“Stacy Westfall , Have you seen this video? What would you do to fix this?”-Ashley N.
No, I hadn’t seen this video until you posted it here. It was an interesting watch and I think I will answer your question in two parts.
First, if the horse is laying down to avoid being ridden he has learned that there is a reward for lying down. The simplest answer is to either prevent the behavior that leads up to the horse going down or to make it uncomfortable for the horse to stay down. Tapping persistently until the horse chooses to stand up would be enough to make him think about getting up.
My issue with the video is that it looks like this horse was trained to lay down on purpose. I have seen horses trained ‘accidentally’ to lie down. One example of this was when I was in college and I saw a horse get dizzy while learning to spin like a reiner. All was fine during the spin but when the rider said ‘whoa’ and the horse stopped he started wobbling, lost his balance and chose to lie down. It was slow motion and no one got hurt…in fact the girl got off and laughed. Everyone laughed. The horse got a nice break and eventually stood up. Apparently the break was long enough because the next time the girl asked him to spin he started to…but then chose to lie down. Again she laughed and didn’t make him get up. Within a couple of days he would lay down every time she asked him to spin…then she stopped laughing.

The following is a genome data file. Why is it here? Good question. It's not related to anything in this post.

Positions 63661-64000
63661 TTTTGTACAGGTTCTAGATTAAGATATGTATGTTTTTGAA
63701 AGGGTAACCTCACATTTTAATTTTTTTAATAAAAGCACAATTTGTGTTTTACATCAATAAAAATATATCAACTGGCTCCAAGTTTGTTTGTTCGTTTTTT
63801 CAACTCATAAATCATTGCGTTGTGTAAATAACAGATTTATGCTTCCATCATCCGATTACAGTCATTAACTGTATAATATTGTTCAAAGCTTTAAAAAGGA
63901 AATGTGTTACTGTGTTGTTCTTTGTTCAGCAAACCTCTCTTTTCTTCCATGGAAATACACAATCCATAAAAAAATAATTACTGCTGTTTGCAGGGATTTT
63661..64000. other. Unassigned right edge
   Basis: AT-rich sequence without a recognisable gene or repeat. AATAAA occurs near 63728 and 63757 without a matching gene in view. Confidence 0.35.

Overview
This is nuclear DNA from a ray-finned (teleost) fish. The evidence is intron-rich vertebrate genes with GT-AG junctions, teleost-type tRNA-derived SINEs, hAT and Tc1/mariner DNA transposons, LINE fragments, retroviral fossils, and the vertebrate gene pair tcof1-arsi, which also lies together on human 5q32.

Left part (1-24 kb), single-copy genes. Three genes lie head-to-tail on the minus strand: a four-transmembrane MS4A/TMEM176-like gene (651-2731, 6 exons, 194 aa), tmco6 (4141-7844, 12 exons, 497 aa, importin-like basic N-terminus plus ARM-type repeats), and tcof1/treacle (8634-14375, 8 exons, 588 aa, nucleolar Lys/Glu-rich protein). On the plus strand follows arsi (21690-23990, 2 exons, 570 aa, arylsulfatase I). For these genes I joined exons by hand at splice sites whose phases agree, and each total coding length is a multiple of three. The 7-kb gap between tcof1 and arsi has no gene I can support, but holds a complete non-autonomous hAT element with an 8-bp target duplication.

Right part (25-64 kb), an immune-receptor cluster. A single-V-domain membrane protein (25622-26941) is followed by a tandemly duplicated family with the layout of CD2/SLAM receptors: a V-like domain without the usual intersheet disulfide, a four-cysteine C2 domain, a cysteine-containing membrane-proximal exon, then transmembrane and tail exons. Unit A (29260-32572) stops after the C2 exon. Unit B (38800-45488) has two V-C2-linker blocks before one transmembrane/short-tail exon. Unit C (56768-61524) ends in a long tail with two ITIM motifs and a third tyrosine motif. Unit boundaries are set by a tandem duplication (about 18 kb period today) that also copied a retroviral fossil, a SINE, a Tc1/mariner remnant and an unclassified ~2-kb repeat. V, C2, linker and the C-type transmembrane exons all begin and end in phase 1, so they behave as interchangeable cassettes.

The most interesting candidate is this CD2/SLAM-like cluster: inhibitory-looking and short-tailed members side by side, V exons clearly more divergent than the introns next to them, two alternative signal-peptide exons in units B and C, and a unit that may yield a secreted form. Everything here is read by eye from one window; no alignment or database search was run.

The key difference with that horse and the one in the video is that the one in this video doesn’t lie down smoothly like a horse in a pasture would. Horses choosing to lay down usually look like…well, horses choosing to lay down. This one is unnaturally stiff. He does get smoother on the second time but he also backs into it which is also unusual unless trained.
This one looks like it was trained to bow on two knees and then had its head pulled to the side. Notice how stiff the horse is when it collapse to the ground. When is the last time you saw a horse lay down like that on its own? If this horse had thought of this on his own, the odds are he would be smoother. Even if it is trained he will get smoother with practice.
I have trained several horses to lay down. The first few I taught to bow and then lie down and they all had this stiff look shown in the video. I didn’t like the look and the horses had trouble connecting what I wanted so I changed my methods. Now my horses draw their legs together and choose to lay down very smooth the way they do naturally.
Once down most horses do tend to lay very still, almost stiff, when on their sides. I have never tried sticking a carrot in their mouth to see what they would do…but I think I will be buying a carrot and giving it a try with Newt, lol.
Who knows, maybe I am wrong. Maybe this horse did just start doing this stiff fall on his own. Stranger things have happened. Horses are certainly smart enough to connect the dots if they find an easy way out of work.